The above-mentioned variables of the optimum switching table are described in connection with a motor converter, whereby the load of the converter is a motor. In this case, an electric model of the motor is made, which is used for estimating the above actual values. In the methods based on direct torque control, the only direct measurement of the process is when the current magnitude is determined.
In case of a network converter, properties of a supplying network can be used in a manner known per se as variables of an optimum switching table, as was presented above. A derived flux linkage vector of a network inverter can thus be calculated by using a voltage integral
The torque reference te.ref can be produced on the basis of the difference between the intermediate-circuit voltage reference and the intermediate-circuit voltage measured by means of an intermediate-circuit voltage controller, for instance.
The reference ψref of the absolute value for the flux linkage is formed, for instance, by means of a reactive-power controller by comparing the estimated reactive power qest with the reactive-power reference qref. In connection with network inverters, a low-pass filter is typically used between the inverter and the network. If the filter is of the L filter type, the following equation can be used for estimating the idle power:
By means of the presented equations (12) to (15), network properties can be determined such that a method based on direct torque control is simple to use also in connection with a network inverter.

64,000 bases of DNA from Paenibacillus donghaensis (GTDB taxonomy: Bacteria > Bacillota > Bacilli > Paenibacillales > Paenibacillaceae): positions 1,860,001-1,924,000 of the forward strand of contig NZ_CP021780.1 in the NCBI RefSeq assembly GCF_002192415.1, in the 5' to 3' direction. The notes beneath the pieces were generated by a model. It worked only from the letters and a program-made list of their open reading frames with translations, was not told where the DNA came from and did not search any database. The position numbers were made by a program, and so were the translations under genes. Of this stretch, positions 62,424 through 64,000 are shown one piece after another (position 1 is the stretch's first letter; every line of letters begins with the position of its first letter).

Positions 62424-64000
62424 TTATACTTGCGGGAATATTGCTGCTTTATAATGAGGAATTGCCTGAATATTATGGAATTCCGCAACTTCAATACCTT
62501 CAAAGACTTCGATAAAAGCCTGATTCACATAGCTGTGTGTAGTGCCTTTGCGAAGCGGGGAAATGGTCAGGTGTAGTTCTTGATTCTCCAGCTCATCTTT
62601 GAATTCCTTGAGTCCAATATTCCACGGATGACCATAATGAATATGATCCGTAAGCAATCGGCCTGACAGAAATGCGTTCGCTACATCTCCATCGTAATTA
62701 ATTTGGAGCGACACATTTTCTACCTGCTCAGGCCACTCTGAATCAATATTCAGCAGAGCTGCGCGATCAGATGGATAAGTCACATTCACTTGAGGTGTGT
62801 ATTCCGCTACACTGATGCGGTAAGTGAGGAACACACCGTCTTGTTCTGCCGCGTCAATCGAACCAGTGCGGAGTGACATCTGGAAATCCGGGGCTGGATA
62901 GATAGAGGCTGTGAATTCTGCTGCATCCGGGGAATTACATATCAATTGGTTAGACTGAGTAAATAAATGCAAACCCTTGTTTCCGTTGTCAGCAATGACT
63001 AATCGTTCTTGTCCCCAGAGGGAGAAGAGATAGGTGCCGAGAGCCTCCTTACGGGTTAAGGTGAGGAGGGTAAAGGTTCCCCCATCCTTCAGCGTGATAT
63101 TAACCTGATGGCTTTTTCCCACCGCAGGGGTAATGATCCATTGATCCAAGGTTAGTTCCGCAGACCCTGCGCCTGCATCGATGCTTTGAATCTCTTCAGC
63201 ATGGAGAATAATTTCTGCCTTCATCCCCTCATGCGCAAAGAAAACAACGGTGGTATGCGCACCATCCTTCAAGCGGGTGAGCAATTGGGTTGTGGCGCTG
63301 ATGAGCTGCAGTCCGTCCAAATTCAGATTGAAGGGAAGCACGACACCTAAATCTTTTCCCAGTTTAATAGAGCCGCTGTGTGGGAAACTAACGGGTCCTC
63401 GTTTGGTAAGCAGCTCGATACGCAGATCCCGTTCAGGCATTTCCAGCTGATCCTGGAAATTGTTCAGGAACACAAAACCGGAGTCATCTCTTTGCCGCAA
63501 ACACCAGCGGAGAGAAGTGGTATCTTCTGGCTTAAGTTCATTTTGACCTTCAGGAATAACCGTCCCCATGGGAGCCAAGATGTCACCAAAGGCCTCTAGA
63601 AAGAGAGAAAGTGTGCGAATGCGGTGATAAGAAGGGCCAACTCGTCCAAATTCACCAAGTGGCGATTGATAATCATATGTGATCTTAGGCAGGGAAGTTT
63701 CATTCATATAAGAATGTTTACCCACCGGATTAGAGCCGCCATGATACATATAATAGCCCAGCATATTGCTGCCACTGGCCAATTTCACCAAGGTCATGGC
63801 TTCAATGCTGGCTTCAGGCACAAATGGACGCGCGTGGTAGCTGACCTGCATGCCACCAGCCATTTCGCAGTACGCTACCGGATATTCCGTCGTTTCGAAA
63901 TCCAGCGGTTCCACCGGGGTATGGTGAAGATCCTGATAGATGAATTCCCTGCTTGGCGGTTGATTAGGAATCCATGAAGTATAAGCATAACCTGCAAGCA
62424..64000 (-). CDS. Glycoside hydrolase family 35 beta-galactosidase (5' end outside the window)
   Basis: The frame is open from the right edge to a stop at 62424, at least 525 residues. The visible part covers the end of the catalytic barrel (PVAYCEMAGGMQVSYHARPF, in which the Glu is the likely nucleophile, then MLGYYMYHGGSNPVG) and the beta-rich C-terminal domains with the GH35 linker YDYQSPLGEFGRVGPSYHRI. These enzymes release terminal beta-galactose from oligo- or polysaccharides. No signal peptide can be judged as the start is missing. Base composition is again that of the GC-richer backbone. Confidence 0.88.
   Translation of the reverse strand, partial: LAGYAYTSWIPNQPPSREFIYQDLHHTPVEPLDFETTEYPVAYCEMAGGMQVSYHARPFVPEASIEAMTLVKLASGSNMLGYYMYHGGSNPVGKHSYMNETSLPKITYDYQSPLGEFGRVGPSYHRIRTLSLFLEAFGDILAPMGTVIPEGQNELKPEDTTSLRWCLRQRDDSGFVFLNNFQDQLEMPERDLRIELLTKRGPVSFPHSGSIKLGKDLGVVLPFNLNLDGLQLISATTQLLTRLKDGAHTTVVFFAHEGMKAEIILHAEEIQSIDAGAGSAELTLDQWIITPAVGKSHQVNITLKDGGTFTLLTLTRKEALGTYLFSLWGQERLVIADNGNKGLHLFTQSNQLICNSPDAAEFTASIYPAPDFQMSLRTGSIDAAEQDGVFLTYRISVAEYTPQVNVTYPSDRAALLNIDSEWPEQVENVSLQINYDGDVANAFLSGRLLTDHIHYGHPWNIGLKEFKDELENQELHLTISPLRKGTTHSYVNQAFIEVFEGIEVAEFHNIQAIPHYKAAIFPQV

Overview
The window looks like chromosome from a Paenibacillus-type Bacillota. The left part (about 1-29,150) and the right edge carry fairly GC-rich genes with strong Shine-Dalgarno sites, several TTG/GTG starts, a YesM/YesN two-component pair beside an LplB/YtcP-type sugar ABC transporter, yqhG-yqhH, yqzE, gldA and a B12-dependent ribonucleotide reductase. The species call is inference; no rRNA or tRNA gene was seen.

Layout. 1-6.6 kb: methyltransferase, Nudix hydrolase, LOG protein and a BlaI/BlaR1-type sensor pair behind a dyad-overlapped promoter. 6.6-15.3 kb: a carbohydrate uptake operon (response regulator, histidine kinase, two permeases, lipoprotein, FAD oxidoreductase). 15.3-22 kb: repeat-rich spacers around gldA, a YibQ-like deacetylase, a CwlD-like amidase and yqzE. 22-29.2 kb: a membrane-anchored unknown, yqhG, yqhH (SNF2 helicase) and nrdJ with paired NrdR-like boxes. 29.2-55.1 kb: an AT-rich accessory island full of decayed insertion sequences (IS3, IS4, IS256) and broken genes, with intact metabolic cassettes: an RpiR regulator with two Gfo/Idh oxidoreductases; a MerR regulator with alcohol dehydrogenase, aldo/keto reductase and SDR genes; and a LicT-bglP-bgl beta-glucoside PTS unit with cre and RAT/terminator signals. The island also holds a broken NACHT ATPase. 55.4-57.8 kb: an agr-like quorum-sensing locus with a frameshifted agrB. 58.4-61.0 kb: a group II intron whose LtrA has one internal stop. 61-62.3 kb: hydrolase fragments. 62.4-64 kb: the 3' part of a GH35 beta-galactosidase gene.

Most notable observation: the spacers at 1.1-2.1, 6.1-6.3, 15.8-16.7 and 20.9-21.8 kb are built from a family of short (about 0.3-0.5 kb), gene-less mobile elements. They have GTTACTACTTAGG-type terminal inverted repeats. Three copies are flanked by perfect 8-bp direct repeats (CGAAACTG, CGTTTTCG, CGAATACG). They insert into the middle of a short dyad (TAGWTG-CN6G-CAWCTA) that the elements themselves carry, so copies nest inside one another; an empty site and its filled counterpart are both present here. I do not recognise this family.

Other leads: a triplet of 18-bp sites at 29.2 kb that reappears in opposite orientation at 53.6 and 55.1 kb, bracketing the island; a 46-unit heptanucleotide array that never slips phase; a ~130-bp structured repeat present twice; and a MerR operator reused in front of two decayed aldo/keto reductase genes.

According to the method of the invention, converter bridges connected in parallel are controlled independently on the basis of control variables, whereby the method comprises the steps of controlling the converter bridges so that they produce an output switching vector on the basis of the control variables. As shown above, the output switching vector corresponding to a specific switching combination of converter bridge switches is formed on the basis of the optimum switching table. Table 1 shows potential switch combinations in connection with a three-phase system. Eight output switching vectors are thus formed. Two of these eight switching vectors sw obtain the value zero, and these two vectors are called zero vectors. In accordance with Table 1, the voltage vectors u 0 and u 7 of the converter correspond to the zero vectors. As the table shows, all bridge switches are thus switched to either the positive voltage (u 7) or negative voltage (u 0) of the voltage intermediate circuit. Since the switch pairs form an output for one converter phase in the manner shown in